Goyim or gentiles?
I have known Dick Sharkansky since my first memory. Our families lived for a while in the same building on Belmont Street, and sometime during our second year, I’m pretty sure that he bit my finger. He may have a differ set of memories. We were in the same classes from about fifth grade through high school.
Dick went the route of engineering and law, and we’ve drifted apart and gotten closer together over a half century or so.
What prompts this note is Dick’s complaint about my using the word “goyim” in my notes.
I replied that the word has a pedigree of at least 2500 years in Hebrew. Among its first of many appearances in the Hebrew Bible is a passage in Genesis.
“Abram fell facedown, and God said to him, “As for me, this is my covenant with you: You will be the father of many nations (goyim).” (Genesis 17:3)
Dick responded with what I knew well, that “goyim” is not necessarily neutral, and has been used by Jews as a derogatory term for non-Jews. Moreover, he pointed out that I was writing in English for an English speaking audience.
Among the complications is that the biblical origins of goyim make clear that it means “nations,” and is also employed to include the Jews, as in the passage above from Genesis.
No doubt I’m on slippery turf. That’s not necessarily a problem. I’ve been there often in my career as learner and teacher. Here, too, there is something to learn and to teach.
My fascination with ethnicity goes back to Fall River. As a Jew I learned early on about insiders and outsiders. It may have helped that Fall River was a city of outsiders. Working class Portuguese, French Canadians, Poles, English, Italians, and middle class Jews who owned stores or small factories were most of the population. Thinking themselves on top were a few remnants of the WASP upper class who had owned the cotton mills that had long ago surrendered to competition from the lower wage South.
As a boy in a largely middle class neighborhood, I was wary of the “other,” especially the Portuguese who lived “below the hill.” I don’t remember knowing any Portuguese kids in the Highland School. It was only in junior high school when I began making multi-cultural friends and fantasizing about their beautiful girls. Later I chose The Portuguese of Fall River as the subject of my BA thesis at Wesleyan, which led me to survey their social and political developments over the course of some 80 years, and to interview the priests in the Portuguese parish churches as well as other prominent figures in the community.
The upper crust Protestants who dominated Wesleyan were as different from my roots as were the ethnics I encountered in junior high school. Then years in Wisconsin, the Deep South on the cusp of integration, back to Wisconsin, with subsequent long stays in East Africa, South Africa, Australia, Utah, shorter stays in lots of other places, along with more half my life in Jerusalem have combined to make me sensitive and appreciative of the human variety.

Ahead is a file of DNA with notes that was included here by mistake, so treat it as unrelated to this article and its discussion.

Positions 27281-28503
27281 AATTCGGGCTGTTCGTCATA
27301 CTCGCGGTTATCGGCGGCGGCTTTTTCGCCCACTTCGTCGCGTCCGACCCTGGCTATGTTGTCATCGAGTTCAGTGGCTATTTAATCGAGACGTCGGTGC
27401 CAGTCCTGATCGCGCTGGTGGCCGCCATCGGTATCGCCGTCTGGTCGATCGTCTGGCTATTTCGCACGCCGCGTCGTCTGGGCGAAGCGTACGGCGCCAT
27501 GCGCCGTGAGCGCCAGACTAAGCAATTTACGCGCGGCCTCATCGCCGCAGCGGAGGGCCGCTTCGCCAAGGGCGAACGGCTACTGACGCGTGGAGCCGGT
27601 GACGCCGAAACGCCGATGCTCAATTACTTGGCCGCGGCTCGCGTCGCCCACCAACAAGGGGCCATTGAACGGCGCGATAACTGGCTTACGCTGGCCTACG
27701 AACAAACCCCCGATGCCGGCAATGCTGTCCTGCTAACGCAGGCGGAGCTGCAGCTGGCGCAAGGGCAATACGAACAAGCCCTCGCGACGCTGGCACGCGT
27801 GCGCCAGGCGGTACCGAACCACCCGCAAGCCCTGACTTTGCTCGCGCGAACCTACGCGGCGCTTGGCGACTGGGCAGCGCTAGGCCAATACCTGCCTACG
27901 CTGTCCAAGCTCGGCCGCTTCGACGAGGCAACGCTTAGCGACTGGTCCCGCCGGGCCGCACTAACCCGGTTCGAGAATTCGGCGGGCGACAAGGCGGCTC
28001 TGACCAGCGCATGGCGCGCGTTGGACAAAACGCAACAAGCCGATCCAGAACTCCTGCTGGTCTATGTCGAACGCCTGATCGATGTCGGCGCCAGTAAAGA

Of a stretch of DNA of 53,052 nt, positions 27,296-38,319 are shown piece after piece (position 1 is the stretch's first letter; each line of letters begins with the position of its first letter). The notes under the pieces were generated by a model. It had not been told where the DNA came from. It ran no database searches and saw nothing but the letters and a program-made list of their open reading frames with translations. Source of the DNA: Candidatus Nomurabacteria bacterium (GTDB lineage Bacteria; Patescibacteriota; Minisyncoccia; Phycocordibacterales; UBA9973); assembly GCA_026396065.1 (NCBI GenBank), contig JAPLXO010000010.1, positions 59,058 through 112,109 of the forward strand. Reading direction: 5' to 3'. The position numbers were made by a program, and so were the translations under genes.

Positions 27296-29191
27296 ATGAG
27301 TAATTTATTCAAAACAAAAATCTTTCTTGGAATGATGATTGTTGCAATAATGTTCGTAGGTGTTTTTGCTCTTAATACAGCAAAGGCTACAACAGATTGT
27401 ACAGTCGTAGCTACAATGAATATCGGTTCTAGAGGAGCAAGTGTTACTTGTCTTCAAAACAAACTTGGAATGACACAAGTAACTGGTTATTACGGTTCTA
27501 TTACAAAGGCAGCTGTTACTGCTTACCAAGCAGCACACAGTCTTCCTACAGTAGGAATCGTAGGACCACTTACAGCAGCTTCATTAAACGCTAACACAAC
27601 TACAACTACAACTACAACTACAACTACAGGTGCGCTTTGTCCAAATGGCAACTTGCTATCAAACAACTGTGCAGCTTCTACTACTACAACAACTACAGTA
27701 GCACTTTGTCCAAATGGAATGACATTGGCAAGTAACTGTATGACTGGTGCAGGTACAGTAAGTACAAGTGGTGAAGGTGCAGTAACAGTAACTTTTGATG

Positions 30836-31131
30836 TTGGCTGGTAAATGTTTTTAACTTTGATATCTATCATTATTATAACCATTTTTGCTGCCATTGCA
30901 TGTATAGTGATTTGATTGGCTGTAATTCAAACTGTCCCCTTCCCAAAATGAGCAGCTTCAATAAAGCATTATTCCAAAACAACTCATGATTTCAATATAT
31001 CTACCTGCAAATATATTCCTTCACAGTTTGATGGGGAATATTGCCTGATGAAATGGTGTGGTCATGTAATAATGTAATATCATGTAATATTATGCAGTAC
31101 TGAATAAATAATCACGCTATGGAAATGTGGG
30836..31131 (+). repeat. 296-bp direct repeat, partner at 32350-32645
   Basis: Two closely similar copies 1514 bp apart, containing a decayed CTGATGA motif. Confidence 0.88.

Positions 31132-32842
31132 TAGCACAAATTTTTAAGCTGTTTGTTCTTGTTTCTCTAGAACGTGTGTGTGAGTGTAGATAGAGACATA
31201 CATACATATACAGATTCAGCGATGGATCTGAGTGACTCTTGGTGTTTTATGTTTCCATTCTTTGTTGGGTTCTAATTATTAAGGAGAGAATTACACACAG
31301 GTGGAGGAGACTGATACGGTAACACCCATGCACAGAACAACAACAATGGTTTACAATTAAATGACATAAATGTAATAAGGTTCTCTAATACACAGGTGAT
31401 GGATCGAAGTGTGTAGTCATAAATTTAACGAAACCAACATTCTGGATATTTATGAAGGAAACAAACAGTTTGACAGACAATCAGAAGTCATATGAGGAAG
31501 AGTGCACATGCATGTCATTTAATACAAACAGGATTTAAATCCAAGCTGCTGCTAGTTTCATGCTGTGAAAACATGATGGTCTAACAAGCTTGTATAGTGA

Long before the recent note from Dick Sharkansky, the trait has gotten me into trouble.
When I made a point of expressing my pleasure about the Israelis of Iraqi origin who made their way to our family, I heard from several of my loved ones that I was causing problems. Against charges of insensitive arrogance, I had a sense of pride that individuals derived from the riches of Judaism as it developed in Iraq and produced the Babylonian Talmud that is the essence of modern Judaism, and had also contributed to kids who are my nephews, nieces, and grandchildren. However, I was told that I was reminding the Iraqis of their marginal status among the European aristocracy of Israel.
Nonsense. We are all Jews. How can the grandchildren of less than estimable shtetles claim higher status than Iraqis, North Africans, Turks, or who else?
You’re an Anglo-Saxon, I was told. You can’t understand.
Anyone who called me an Anglo-Saxon in Wesleyan would have been laughed into the gutter.
Not all encounters with others are pure pleasure. Like other Israelis, I have acquired friends among Israeli Arabs/Palestinians, some of them my former students. Yet the frontier between cultures is greater than among ethnics in Fall River. Beyond personal rapport, it is obvious that a rift separates these communities that has defied the efforts of the best and the brightest to produce accord.
I’m drafting this on our way to Seattle, to celebrate the bar mitzvah of senior grandson David. His other grandfather, who I sadly never had the opportunity to meet, was professor of Korean language at Michigan State University.
I see my task on this occasion to talk about the openness and opposition among Jews to outsiders. We are not only a religion but a people, whose religion is tribal, both open to outsiders and suspicious of them.
I will note that David’s portion, includes the passage about Abraham being an outsider in a land that was not his own; that the Moabite Ruth was the great grandmother of David, and an episode from the Book of Ezra describes his effort—with limited success—to combat intermarriage.
David may be fated to be an outsider. I’ve been an outsider since my beginnings in Fall River, over the course of 10 years in Madison, Wisconsin, 40 years in Jerusalem, as well as in Nairobi, Melbourne, Kabul, Pretoria, Provo, Seoul, and elsewhere.
Looking backward over more than three quarters of a century, I think I’ve gained more than I suffered as an outsider, and I wish no less for David and others like him.
Will I continue to employ “goyim” in my notes, or revert to the more politically correct “gentiles”? Maybe a bit of both, with this note meant to assert that no insult is intended.
Ira Sharkansky is a professor (Emeritus) of the Department of Political Science, Hebrew University of Jerusalem.